Sometimes, conversations on sustainability should not be exclusively limited to a single point of view. Of course, it is useful to understand the problems, but sustainability isn’t  – and should not be – about one-size-fits-all. Be environmental friendly should not mean  sacrificing style and  choose to have gray-white hair, Birkenstock and horrible clothes.

The sustainability to make sense, must work simultaneously in your life. I have started a project and personal experiment on my own life. Hence the idea to turn my blog into a platform that can give women like me, useful tips on how to rethink the relationship with shopping and style.

Here are some behaviors  that I have started to apply to make my consumption more conscious then before:

I started to slow down my relationship with fashion, I buy less and invest in timeless pieces.

One of the main reasons why my relationship with modern fashion is absolutely unsustainable, is that I’m buying too much stuff. The prices are so low that sometimes I don’t have to wonder if I really need or really love what I’m about to buy. The low prices may seem an advantage, but they have negative effects on both the environment (I buy more so I produce more garbage) and garments workers who make my clothes.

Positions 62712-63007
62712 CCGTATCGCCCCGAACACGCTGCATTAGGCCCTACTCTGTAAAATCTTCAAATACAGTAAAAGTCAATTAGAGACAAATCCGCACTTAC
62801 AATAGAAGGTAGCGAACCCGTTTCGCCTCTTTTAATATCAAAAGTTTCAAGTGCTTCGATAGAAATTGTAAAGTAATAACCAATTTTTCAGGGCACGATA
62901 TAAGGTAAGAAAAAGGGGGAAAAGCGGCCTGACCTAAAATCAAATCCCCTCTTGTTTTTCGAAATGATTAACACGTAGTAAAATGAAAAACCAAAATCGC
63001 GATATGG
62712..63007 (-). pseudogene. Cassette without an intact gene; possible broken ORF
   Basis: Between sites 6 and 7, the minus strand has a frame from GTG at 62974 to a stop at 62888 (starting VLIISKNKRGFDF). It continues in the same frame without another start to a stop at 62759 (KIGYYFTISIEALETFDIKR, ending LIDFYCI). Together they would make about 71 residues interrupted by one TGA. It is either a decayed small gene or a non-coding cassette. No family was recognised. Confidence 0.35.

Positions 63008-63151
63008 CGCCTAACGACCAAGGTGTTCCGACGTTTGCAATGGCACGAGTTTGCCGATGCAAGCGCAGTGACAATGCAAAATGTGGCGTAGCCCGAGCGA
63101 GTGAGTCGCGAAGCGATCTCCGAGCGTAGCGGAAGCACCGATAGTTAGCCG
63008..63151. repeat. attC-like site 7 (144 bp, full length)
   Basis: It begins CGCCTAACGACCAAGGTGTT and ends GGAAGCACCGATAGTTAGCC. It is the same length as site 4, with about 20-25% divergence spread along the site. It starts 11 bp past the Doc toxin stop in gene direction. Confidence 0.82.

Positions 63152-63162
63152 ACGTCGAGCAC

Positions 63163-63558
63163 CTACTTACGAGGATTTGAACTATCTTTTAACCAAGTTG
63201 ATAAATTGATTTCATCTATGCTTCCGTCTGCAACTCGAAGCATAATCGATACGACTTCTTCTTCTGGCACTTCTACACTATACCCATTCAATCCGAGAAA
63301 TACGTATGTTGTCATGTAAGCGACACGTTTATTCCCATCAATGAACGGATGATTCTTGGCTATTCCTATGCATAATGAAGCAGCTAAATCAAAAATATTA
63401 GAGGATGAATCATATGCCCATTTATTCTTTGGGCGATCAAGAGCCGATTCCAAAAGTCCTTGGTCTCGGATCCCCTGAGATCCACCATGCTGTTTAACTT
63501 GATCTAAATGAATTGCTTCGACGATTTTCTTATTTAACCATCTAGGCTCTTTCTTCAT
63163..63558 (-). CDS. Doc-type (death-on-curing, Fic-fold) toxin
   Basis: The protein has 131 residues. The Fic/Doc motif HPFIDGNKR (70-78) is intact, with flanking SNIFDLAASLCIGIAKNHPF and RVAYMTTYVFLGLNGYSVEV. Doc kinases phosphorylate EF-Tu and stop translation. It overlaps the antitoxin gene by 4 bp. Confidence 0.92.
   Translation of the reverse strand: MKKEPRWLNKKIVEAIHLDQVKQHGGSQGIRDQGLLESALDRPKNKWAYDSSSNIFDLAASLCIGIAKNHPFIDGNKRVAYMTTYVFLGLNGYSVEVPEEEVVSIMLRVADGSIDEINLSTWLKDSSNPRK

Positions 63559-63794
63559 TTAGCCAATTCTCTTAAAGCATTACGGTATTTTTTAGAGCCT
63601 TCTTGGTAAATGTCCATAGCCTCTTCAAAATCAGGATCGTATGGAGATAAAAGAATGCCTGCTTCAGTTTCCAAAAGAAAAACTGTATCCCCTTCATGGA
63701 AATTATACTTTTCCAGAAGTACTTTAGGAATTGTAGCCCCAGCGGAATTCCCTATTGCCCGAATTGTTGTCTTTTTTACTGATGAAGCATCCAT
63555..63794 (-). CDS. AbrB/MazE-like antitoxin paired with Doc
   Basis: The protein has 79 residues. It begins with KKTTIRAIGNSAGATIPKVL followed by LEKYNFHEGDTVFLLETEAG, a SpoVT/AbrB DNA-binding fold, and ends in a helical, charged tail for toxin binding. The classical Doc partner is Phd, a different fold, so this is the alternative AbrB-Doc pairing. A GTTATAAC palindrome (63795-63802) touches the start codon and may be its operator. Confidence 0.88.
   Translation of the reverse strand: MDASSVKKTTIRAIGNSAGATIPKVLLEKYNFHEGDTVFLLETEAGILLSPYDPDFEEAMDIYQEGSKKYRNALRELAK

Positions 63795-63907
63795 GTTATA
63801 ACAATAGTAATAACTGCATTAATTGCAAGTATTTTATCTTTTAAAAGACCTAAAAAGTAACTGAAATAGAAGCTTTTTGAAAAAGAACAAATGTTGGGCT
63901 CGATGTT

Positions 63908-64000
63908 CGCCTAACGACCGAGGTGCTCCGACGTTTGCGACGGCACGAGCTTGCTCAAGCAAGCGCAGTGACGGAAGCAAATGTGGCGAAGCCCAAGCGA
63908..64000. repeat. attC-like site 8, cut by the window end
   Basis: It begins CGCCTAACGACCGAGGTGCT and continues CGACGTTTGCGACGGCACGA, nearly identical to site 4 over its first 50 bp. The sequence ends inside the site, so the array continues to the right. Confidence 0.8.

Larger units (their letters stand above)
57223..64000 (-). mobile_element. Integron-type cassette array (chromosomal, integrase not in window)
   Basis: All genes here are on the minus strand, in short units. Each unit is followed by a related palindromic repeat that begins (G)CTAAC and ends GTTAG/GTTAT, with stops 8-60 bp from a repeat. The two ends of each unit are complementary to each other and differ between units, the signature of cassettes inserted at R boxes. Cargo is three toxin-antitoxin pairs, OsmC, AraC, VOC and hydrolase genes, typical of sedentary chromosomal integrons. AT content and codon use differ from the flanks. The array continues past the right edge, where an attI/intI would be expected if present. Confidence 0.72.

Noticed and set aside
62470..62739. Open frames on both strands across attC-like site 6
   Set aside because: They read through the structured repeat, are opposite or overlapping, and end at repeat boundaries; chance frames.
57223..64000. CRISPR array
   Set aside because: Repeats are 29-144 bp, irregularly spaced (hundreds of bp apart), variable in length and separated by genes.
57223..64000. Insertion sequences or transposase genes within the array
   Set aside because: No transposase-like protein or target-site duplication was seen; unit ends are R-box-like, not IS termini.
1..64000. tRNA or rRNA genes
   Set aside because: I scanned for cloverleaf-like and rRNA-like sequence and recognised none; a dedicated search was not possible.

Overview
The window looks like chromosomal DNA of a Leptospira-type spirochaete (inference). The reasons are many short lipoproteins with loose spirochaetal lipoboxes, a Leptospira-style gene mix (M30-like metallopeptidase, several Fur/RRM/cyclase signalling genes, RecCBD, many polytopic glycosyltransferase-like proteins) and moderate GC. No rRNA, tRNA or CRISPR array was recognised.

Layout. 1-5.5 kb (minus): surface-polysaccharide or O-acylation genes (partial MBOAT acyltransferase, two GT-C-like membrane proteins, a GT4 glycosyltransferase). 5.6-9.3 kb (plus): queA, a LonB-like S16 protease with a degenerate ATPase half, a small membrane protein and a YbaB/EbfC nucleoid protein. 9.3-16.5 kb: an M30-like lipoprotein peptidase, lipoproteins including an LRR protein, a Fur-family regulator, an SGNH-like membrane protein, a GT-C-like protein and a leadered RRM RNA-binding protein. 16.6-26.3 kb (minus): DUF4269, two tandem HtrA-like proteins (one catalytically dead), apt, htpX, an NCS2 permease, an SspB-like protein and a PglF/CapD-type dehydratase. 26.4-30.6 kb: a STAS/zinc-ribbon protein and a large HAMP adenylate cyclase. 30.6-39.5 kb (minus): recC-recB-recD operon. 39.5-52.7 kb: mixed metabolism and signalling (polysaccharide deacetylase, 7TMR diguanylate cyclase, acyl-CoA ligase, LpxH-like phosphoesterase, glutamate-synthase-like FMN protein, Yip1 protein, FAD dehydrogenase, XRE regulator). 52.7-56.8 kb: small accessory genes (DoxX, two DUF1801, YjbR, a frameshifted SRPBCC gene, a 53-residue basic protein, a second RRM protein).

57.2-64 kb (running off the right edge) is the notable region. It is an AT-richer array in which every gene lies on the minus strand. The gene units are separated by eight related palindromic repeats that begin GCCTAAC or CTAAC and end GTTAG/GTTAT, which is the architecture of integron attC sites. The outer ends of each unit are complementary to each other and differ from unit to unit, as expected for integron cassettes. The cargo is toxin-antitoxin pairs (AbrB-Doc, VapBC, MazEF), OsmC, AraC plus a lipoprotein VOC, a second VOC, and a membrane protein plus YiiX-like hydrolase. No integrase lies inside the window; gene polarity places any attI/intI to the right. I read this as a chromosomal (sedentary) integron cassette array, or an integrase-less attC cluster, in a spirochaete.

What I’ve started to change:

I set a reasonable period in which I limit my purchases.I skip my usual fast fashion destination of choice. (I Don’t even go in so I’m not tempted.) Meanwhile, I set my sights on a target investment buy, and save with said target in mind. At the end of my fast spend the money I’ve saved on something I’ll cherish for a long time to come, that I really like and need.

I support artisans, buy handmade.